I once said in a (perfectly judged for potential audience) review that the people that thought The Hunger Games was brutal should try reading some of the work of Dennis Cooper. I was being flippant because I was planning on reading My Loose Thread shortly. Then I thought about it some more.
My Loose Thread opens with the narrator Larry, a sixteen year old boy who has just been paid $500 dollars to kill a friend of his brother. This sounds like the opening of a thriller–will he, won’t he? Moral conundrum, etc. The novel is nothing like that. If morality is at play, it is suppressed under layer upon layer of numbness and unconscious violence and confusion. Not only does Larry kill the boy, in the course of the novel he also rapes a friend, kills some more people, beats up several others, and has sex with his younger brother. And looking at it like a list, you’d expect this to be a lurid melodrama. It’s not. Cooper’s prose is sparse, bleak, and sometimes feels as if it’s barely there. The short sections never quite leave you feeling on any solid footing, and very quickly you find yourself sucked into the blankness of Larry’s life. When he casually talks about burning someone’s bones, you barely blink.
Now, all that might sound like a pretty harrowing read, and it is. However, my first introduction to Dennis Cooper’s novels was Frisk–I’m not even sure where or how I came across it, but possibly the library, but I know I first read a Dennis Cooper novel before university, so I must have only been sixteen or seventeen. I’d never read anything like it, in both a good way and bad way. Frisk is extremely violent. Look it up on Amazon if you want to get a sense of the kind of novel it is. So in comparison, My Loose Thread is much tamer. The key may be its introspection–this is all about Larry’s mind, and all the other fucked-up, confused people around him, and not simply an exercise in pornographic violence. Likewise, looking at that list of events, those people who object to the Hunger Games as teen reading would almost certainly consider a novel like My Loose Thread completely inappropriate teen reading.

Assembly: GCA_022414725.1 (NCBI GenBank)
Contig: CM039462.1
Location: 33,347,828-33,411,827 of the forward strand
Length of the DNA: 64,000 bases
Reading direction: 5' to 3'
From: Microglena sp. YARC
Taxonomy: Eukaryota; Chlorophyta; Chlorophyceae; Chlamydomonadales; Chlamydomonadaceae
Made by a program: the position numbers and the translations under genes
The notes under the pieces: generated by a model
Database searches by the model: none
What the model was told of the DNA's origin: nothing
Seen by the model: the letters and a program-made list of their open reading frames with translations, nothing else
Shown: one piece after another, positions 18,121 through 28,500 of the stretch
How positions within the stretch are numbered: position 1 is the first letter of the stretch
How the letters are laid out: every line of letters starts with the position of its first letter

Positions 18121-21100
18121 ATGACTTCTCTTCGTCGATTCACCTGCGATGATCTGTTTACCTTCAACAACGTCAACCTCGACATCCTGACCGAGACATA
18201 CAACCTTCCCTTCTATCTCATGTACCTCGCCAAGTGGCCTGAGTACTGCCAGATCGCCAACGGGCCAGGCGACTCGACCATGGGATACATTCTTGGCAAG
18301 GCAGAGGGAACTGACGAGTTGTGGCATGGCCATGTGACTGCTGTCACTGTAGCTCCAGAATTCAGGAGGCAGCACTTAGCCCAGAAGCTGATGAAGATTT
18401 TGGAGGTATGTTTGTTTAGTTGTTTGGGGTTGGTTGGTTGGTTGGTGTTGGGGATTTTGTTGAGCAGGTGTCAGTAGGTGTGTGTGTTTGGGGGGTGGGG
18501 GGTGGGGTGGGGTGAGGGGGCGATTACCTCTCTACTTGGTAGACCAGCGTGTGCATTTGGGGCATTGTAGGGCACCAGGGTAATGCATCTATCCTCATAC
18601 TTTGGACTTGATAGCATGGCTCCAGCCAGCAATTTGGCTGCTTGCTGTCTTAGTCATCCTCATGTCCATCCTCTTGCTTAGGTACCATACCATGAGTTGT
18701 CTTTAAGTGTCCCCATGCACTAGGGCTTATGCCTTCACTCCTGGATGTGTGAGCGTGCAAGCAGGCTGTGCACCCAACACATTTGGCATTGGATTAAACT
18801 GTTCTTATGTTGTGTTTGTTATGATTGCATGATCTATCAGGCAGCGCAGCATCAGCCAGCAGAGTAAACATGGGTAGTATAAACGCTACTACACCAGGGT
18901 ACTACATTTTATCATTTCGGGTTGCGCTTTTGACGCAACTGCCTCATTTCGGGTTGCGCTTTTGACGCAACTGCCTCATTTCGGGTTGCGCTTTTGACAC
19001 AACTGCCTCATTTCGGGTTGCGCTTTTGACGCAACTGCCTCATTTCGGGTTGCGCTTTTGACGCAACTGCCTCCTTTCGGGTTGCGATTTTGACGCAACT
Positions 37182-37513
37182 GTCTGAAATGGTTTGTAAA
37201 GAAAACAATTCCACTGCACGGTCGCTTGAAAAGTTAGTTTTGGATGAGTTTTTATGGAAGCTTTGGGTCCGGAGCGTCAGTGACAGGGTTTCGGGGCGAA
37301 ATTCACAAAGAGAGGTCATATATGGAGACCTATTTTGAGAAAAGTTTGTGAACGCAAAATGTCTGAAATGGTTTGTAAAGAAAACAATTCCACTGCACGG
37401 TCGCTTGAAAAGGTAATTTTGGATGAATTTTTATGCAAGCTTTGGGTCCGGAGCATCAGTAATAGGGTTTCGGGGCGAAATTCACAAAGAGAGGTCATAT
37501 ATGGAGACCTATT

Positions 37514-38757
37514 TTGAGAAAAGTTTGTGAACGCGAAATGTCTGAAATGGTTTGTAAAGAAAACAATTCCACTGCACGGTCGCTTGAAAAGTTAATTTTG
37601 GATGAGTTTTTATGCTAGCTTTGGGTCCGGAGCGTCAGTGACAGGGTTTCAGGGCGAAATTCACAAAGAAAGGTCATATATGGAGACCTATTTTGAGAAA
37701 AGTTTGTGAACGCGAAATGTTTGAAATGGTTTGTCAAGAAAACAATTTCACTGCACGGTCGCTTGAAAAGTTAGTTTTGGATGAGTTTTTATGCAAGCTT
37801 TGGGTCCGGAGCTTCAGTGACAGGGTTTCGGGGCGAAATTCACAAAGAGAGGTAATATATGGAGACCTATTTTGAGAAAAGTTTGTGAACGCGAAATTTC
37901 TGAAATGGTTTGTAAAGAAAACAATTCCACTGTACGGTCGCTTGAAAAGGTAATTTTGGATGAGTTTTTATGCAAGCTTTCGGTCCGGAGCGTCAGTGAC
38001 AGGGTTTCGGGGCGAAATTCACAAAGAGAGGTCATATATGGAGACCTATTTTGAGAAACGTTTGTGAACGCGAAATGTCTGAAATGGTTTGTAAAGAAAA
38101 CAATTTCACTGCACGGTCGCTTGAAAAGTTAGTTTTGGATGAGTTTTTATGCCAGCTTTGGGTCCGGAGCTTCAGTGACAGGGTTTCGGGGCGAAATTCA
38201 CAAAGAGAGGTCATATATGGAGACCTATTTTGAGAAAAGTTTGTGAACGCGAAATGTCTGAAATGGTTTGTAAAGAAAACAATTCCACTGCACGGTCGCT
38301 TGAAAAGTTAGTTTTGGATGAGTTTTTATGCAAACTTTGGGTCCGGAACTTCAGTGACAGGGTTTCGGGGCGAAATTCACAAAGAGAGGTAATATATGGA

I don’t disagree. It is (says the person who read Frisk at sixteen, but then, I read Stephen King at 10 and survived.) But where My Loose Thread excels is in conveying the true alienation, the uncomprehending isolation, the sickening inability to relate or understand your own feelings that is in some ways uniquely teenage. This novel has been described as Post-Columbine, which is slightly lazy as Cooper draws the links himself in the novel. And if all of reading can be summed up as looking for a reflection of ourselves in the words of another, I think many people might identify with Larry (if you overlook the murdering, incestuous rapist side of him of course).
To clarify: I am not suggesting putting My Loose Thread, or any of Cooper’s works, on the school reading list. But I do feel that to a degree the mindset of these characters can probably only be entirely understood by people we would deem to immature to cope with a novel like this.
And somewhere here, my review has wandered off into something no longer about the book, and with little in the way of a structured argument, so I shall conclude with my opinion on the actual book. Yes, it’s bleak as hell, shocking, and leaves a nasty taste in the mouth. It is also a very different reading experience to 95 per cent of the rest of my shelf, which these days is sometimes all I need to recommend something.